Trump Says Mueller’s Leaked Questions Don’t Involve Collusion. (Actually, They Do.)

This might happen to a person who doesn’t read.

Olivier Douliery/ZUMA

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President Donald Trump seized on a collection of leaked questions special counsel Robert Mueller reportedly hopes to ask the president, claiming Tuesday morning that the list contains no queries about collusion between his campaign and Russia. The list, which was obtained by the New York Times, however, includes several questions related to collusion.

“What knowledge did you have of any outreach by your campaign, including by Paul Manafort, to Russia about potential assistance to the campaign?” one question asks. Another: “During the campaign, what did you know about Russian hacking, use of social media or other acts aimed at the campaign?” And again: “What did you know during the transition about an attempt to establish back-channel communication to Russia, and Jared Kushner’s efforts?”

Since the questions were published late Monday, speculation has focused on the likelihood that the list was leaked by a member of Trump’s legal team, or someone who obtained it from them. In any event, Trump’s demonstrated failure to properly review the questions and instead portray them as definitive proof of a “Russian Witch Hunt” might have something to do with the president’s well-known avoidance of reading.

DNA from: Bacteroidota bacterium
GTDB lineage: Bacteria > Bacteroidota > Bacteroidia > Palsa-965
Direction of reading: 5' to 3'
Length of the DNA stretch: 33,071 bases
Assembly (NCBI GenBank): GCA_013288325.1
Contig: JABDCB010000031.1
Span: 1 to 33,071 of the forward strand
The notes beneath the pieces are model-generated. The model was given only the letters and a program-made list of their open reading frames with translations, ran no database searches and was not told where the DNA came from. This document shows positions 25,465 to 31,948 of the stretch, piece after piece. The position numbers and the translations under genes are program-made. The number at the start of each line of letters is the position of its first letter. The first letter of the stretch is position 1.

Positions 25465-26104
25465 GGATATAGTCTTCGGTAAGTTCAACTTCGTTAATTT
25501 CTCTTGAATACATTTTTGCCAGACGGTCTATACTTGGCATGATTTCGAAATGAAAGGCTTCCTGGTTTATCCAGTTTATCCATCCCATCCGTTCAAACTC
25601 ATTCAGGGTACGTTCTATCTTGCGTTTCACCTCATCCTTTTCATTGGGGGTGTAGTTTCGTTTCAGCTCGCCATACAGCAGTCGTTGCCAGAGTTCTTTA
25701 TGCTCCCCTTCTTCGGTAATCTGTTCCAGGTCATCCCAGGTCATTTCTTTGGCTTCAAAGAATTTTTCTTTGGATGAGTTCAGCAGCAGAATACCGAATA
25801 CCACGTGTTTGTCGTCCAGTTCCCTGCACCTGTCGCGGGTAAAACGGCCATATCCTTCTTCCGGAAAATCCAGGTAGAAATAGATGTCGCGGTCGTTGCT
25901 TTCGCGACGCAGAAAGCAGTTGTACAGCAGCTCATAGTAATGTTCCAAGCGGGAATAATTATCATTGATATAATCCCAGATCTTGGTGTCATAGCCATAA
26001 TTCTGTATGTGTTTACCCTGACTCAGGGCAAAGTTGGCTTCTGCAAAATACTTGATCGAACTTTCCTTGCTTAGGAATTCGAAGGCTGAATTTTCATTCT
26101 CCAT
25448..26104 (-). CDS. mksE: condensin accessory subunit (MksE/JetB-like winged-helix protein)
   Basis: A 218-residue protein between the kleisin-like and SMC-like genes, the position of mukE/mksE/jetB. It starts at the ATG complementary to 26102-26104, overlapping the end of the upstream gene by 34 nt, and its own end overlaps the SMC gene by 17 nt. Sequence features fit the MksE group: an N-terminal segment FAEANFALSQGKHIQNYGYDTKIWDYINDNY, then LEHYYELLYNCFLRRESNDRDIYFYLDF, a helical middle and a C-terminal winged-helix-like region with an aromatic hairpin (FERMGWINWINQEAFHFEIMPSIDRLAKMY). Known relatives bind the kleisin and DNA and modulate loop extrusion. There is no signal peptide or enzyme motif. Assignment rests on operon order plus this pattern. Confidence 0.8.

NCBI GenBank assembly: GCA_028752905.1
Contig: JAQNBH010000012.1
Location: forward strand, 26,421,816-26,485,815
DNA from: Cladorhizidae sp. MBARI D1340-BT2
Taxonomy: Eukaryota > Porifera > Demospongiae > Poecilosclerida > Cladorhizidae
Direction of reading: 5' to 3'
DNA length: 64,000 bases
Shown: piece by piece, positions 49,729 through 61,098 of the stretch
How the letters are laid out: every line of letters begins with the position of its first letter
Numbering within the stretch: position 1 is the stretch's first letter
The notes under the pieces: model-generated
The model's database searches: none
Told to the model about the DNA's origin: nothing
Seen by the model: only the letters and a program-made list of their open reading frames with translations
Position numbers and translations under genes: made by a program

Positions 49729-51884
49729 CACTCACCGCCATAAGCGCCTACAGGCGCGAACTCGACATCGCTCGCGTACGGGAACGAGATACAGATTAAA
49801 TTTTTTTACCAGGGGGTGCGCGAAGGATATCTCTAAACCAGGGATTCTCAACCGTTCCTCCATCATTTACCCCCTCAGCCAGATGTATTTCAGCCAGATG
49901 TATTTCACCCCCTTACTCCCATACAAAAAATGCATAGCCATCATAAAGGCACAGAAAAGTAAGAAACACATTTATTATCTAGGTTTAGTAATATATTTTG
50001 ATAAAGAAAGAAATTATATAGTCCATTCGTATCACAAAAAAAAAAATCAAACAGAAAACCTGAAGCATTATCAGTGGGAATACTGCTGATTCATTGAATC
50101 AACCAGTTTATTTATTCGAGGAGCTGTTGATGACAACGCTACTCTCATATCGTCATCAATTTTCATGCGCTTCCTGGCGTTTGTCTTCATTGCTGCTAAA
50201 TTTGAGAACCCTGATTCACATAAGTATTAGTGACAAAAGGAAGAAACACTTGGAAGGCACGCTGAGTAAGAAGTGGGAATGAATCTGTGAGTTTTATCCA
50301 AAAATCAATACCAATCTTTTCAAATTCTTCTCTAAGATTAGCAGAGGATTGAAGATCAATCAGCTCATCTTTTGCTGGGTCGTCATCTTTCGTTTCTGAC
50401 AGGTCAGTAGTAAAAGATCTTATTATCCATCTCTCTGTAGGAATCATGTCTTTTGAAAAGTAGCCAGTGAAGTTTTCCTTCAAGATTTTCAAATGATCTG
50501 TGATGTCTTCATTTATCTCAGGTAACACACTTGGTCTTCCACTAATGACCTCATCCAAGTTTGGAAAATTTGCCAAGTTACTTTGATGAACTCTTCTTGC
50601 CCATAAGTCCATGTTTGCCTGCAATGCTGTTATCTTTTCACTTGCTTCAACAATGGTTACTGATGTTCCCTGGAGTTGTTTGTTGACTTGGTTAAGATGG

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REAL QUICK, REAL URGENT

Minority rule, corruption, disinformation, attacks on those who dare tell the truth: There is a direct line from what's happening in Russia and Ukraine to what's happening here at home. And that's what MoJo's Monika Bauerlein writes about in "Their Fight Is Our Fight" to unpack the information war we find ourselves in and share a few examples to show why the power of independent, reader-supported journalism is such a threat to authoritarians.

Corrupt leaders the world over can (and will) try to shut down the truth, but when the truth has millions of people on its side, you can't keep it down for good. And there's no more powerful or urgent argument for your support of Mother Jones' journalism right now than that. We need to raise about $450,000 to hit our online fundraising budget in these next few months, so please read more from Monika and pitch in if you can.

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